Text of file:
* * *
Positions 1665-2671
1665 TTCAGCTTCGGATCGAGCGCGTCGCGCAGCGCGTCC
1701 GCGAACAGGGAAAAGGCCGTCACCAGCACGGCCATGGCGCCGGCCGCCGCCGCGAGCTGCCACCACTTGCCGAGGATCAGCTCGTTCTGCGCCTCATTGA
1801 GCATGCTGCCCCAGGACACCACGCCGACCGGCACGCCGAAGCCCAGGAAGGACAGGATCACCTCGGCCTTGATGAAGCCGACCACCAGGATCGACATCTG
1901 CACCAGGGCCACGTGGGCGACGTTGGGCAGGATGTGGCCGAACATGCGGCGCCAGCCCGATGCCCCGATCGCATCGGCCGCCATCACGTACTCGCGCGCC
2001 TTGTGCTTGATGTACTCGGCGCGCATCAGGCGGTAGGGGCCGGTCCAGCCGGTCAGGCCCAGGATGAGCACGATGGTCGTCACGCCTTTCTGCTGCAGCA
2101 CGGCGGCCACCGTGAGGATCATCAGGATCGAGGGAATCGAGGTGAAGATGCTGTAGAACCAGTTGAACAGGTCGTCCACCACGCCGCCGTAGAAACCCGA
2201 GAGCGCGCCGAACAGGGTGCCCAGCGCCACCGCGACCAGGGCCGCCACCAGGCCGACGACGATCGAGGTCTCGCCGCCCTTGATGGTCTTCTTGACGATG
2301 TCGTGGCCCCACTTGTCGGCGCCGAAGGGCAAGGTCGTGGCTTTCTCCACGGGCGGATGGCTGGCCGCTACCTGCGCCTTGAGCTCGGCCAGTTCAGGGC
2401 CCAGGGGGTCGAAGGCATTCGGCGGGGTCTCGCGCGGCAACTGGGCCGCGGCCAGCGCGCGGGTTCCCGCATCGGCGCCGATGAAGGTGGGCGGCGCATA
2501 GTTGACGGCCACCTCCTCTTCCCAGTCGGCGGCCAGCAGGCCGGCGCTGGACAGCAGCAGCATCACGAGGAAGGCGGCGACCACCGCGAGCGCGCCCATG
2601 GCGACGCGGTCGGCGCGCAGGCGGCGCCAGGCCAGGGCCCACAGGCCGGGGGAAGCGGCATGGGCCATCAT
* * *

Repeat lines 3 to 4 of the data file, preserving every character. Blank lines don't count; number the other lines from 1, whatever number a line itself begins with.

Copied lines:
1701 GCGAACAGGGAAAAGGCCGTCACCAGCACGGCCATGGCGCCGGCCGCCGCCGCGAGCTGCCACCACTTGCCGAGGATCAGCTCGTTCTGCGCCTCATTGA
1801 GCATGCTGCCCCAGGACACCACGCCGACCGGCACGCCGAAGCCCAGGAAGGACAGGATCACCTCGGCCTTGATGAAGCCGACCACCAGGATCGACATCTG